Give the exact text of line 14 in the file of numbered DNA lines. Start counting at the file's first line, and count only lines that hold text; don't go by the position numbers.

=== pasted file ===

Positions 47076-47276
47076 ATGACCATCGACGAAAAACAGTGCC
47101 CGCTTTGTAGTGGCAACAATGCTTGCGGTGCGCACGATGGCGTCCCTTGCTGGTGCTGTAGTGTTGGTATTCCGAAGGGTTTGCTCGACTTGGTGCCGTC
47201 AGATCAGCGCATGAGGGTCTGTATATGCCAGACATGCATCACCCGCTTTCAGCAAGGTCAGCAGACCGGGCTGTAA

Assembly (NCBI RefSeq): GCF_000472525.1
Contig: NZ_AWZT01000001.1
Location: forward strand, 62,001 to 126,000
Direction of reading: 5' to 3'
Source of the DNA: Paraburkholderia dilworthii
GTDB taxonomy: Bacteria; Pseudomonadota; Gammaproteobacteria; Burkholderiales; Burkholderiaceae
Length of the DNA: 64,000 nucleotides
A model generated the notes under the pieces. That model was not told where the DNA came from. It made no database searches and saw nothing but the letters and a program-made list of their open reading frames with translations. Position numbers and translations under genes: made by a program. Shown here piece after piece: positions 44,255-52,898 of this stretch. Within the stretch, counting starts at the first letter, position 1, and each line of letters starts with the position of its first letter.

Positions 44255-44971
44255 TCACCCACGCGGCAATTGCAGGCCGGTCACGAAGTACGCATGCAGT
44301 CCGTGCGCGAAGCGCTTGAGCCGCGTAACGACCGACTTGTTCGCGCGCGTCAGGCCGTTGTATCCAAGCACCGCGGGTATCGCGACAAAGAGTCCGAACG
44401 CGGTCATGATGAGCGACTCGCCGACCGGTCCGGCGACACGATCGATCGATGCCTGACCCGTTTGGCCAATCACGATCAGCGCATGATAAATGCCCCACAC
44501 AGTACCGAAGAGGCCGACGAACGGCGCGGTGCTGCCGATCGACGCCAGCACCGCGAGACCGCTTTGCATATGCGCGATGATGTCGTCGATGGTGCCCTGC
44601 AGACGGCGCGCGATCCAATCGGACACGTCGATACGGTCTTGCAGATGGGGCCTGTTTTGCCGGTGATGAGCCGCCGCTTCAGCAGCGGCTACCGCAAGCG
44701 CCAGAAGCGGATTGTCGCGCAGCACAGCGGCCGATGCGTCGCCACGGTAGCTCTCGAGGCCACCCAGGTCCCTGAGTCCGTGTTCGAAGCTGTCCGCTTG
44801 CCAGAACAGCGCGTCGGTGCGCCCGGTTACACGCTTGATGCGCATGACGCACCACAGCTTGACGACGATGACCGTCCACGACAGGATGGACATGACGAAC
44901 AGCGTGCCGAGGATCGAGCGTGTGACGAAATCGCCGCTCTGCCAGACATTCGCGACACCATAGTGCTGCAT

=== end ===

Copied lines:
44255 TCACCCACGCGGCAATTGCAGGCCGGTCACGAAGTACGCATGCAGT